Congratulations to Mallory Ballinger, a graduate student from the University of Minnesota-Duluth, who is the 2015 recipient of the Dr. Dolittle Travel Award! The purpose of this award is to recognize an outstanding graduate student or postdoctoral fellow involved in comparative and evolutionary research and to provide assistance for them to attend the annual American Physiological Society Experimental Biology meeting. The application process includes the submission of a blog entry based on their research. She will be presenting her research at the upcoming Experimental Biology meeting in March.
Here is Mallory's award-winning blog entry:
No Peaceful Slumber: Brain Mitochondria Help Hibernating Squirrels Cope with Stress
Winter brings cold temperatures, blistery winds and large amounts of snow. If it were not for technology, we humans would be dealing with cases of starvation and hypothermia regularly. Most mammalian species, however, do not have the luxury of technology; thus, they must deal with the hardships of Mother Nature and winter in other ways. Mammalian hibernation is an evolutionary strategy that allows certain species to survive long periods at near-freezing temperatures with little or no food. It is characterized by profound reductions in metabolism, oxygen consumption, and heart rate as an animal enters a state of physical inactivity known as torpor. During winter hibernation, thirteen-lined ground squirrels enter a state of torpor in which their heart rate drops as low as 3-10 beats per minute (bpm), they consume only 2-3% of their normal oxygen levels, and they maintain a core body temperature as low as 41oF. The torpid state is not continually maintained throughout the hibernation season, but is interrupted by a series of short, periodic interbout arousals (IBAs). During this 2-3 hour transition out of torpor, oxygen consumption increases 50-fold, core body temperature increases from 47 to 98.6F, and heart rate explodes from less than 10 bpm to over 400 bpm. Over the course of a hibernation season, ground squirrels cycle between torpor bouts and IBAs numerous times until they emerge in the spring.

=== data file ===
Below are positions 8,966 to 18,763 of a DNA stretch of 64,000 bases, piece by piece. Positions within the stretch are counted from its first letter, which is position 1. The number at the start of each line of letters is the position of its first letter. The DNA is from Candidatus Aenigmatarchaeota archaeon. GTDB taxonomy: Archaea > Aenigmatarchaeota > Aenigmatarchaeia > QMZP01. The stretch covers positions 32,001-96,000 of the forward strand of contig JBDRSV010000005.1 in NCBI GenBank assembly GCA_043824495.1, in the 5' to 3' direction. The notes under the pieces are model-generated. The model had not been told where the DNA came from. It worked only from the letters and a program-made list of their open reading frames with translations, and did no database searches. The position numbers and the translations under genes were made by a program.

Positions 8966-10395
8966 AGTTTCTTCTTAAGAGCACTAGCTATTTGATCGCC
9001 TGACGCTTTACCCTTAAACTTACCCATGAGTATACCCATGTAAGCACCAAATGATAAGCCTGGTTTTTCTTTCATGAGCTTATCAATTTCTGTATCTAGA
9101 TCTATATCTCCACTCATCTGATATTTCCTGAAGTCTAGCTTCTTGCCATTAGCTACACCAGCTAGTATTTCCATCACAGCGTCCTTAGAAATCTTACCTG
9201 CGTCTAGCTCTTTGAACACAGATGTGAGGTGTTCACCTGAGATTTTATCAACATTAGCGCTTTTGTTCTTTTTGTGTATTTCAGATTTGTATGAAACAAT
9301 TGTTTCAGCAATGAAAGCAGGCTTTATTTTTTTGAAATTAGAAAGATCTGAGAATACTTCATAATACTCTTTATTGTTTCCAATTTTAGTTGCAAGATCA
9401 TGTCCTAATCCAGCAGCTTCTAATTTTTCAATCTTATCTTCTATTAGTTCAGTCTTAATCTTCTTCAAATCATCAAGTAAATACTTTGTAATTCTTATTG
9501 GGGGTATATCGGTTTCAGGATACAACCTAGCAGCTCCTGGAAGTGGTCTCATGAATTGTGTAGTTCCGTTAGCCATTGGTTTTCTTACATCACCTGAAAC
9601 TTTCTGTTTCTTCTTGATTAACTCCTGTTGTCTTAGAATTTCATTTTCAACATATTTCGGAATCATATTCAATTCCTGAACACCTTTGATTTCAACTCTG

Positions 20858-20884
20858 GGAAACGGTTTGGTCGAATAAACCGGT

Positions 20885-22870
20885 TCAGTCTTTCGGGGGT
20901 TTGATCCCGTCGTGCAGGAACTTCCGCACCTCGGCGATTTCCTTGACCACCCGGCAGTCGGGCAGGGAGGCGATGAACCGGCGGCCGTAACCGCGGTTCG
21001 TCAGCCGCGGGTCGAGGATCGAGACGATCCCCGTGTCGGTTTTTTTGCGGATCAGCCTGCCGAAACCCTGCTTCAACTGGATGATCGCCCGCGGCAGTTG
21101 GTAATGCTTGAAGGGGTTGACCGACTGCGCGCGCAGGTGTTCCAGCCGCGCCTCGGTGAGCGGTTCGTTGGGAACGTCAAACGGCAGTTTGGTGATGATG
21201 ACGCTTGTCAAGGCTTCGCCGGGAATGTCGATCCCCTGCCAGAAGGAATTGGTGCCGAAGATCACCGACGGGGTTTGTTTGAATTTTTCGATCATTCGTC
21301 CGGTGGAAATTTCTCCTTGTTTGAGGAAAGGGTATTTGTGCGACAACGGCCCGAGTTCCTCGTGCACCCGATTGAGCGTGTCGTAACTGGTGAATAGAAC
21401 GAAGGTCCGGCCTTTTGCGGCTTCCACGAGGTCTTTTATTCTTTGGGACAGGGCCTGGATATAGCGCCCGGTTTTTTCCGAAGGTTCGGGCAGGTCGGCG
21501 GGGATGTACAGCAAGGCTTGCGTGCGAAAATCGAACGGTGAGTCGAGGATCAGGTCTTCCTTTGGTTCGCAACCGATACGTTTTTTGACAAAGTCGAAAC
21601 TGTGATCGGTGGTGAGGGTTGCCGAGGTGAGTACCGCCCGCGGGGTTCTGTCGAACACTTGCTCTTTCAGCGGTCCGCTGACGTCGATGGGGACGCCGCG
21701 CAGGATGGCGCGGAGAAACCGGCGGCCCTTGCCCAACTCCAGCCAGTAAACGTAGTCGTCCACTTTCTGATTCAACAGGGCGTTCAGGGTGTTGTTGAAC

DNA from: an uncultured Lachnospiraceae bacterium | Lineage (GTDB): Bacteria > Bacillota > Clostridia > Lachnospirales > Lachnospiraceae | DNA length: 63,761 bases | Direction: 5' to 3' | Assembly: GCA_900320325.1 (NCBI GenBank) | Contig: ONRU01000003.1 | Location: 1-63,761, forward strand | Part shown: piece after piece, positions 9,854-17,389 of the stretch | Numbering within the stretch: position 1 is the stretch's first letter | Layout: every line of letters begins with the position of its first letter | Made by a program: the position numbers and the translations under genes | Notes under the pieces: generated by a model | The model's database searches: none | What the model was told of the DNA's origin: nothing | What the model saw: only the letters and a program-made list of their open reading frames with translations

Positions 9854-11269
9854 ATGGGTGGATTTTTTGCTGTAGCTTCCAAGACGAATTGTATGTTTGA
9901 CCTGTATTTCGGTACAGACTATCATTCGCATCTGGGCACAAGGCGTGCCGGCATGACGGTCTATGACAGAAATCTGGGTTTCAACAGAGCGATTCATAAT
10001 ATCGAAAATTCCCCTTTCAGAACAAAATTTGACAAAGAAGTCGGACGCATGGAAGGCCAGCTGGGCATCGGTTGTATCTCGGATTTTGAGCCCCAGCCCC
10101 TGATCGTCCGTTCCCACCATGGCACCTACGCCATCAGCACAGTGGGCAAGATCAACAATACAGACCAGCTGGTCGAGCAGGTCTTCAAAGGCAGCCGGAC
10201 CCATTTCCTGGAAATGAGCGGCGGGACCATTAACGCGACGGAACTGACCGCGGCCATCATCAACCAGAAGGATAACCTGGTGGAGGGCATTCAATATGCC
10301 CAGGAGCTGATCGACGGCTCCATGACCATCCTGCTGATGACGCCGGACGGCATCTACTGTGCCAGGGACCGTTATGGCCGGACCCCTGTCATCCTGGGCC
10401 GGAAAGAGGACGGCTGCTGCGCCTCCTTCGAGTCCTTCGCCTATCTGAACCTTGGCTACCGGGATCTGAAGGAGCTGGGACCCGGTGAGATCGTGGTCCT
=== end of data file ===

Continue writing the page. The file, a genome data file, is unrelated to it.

Arousal from torpor ("inactive") into IBA ("active") presents extreme changes in energy demand. Understanding how the hibernator brain copes with this change during hibernation, along with seasonal changes, was the overall goal of this research. The focal point of this study was at the organelle level, specifically mitochondria. Mitochondria use various substrates to pass electrons successively to enzyme complexes in the electron transport system, with oxygen being the final electron acceptor. This is how mitochondria generate energy for cells. Overall, hibernator metabolism is suppressed during hibernation to save energy. Therefore, it was hypothesized that brain mitochondrial metabolism will be suppressed during the hibernation season compared to active seasons. To test this hypothesis, the researchers examined the mitochondrial function of brain in thirteen-lined ground squirrels across four time points: Summer, Fall, Hibernation (Torpor and IBA), and Spring. Oxygen consumption (i.e. respiration rates) of isolated brain mitochondria were measured using an oxygen electrode. Mitochondrial respiration was highest in Hibernation compared to the active seasons. The mechanics of respiration are controlled by membrane potential, the "intactness" of mitochondria. To examine this, the researchers measured mitochondrial membrane potential using a specialized electrode. No significant differences were found between Spring, Summer and Fall.
Although the overall metabolic rate of a hibernator is suppressed during hibernation, the results of this study do not support the original hypothesis. Brain mitochondria consume more oxygen during hibernation than the active seasons, suggesting that the brain requires more fuel and resources to function efficiently during hibernation. This study not only provides insight into the molecular mechanisms employed by a hibernator’s brain, but it also aids in understanding the metabolic regulation and common strategies employed by small hibernators in response to environmental stressors. Broader applications from this study may impact the biomedical field. Mitochondrial diseases, such as dementia, are common in today’s society. Understanding how mammalian hibernators undergo and survive extreme changes in mitochondrial metabolism may result in strategies aimed at treating human mitochondrial diseases.
M Ballinger, C Schwartz, JA Bjork, MT Andrews. (2015) Investigating the adaptive role of brain mitochondria in a mammalian hibernator. Experimental Biology Conference, Boston, MA.
In preparation for hibernation the thirteen-lined squirrel gain up to 4 grams of fat per day. That would enable them to survive during winter. However, what would happen if they did not get the right amount of food substance to last then the entire winter? And what would happen if something disturbed the state of hibernation?